How Shakespeare Entertains the Audience in Much Ado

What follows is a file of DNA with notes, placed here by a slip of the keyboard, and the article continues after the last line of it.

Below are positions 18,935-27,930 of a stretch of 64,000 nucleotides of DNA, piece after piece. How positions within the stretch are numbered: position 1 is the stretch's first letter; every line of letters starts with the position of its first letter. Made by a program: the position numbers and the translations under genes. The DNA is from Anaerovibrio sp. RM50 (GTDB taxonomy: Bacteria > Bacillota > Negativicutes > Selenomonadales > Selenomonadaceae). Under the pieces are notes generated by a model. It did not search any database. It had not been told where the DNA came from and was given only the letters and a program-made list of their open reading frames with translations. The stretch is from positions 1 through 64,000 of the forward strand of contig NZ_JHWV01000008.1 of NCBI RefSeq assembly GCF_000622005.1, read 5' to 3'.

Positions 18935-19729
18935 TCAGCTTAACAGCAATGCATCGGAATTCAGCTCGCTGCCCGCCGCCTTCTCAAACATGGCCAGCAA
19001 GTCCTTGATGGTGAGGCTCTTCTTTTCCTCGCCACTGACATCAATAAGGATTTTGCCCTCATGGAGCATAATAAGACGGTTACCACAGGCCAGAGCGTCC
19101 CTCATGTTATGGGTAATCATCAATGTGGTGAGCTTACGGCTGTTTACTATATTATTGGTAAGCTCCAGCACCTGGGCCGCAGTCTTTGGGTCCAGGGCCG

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How Shakespeare Entertains the Audience in Much Ado About Nothing Shakespeare made this particular scene extremely entertaining for the audience, as Claudio, Leonato and Don Pedro were tricking Benedick into thinking that Beatrice was in love with him, which resulted into pure entertainment. From the first line, the audience could tell that this scene would be entertaining. ‘Come hither Leonato, what was it you told me of today, that your niece Beatrice was in love with Signor Benedick?’ This is because the action begins immediately, and the trick has already begun. These words can be used well, and exaggerated in some areas such as ‘Beatrice’ ‘love’ and ‘Benedick’. In the movie, Leonato exaggerated his speech, entertaining the audience. As a result of that, Benedick’s deckchair collapsed when he heard those words, symbolising he was in shock, and also indicating that there would be more amusement to come. Also, Claudio, Don Pedro and Leonato sat down in unison together, implying this was rehearsed, and adding to the comedy factor. Claudio replied ‘Stalk on, stalk on; the fowl sits. - I did never think that lady would have loved any man.’ The part I have highlighted in bold was intended for only Don Pedro to hear. Claudio is talking about Benedick, and compares him to a hunter catching his prey. Moreover, another quote in line 108: ‘He hath ta'en th' infection. Hold it up.’ Also, in line 97, he also makes another comment: ‘Bait the hook well, this fish will bite,’ comparing Benedick to a fish soon to be caught by bait. These comparisons are amusing, as Claudio’s imagery is witty, and Benedick has no idea that this is a trick. Benedick believes that Beatrice loves him because of the ‘white-bearded fellow that speaks it.’ This

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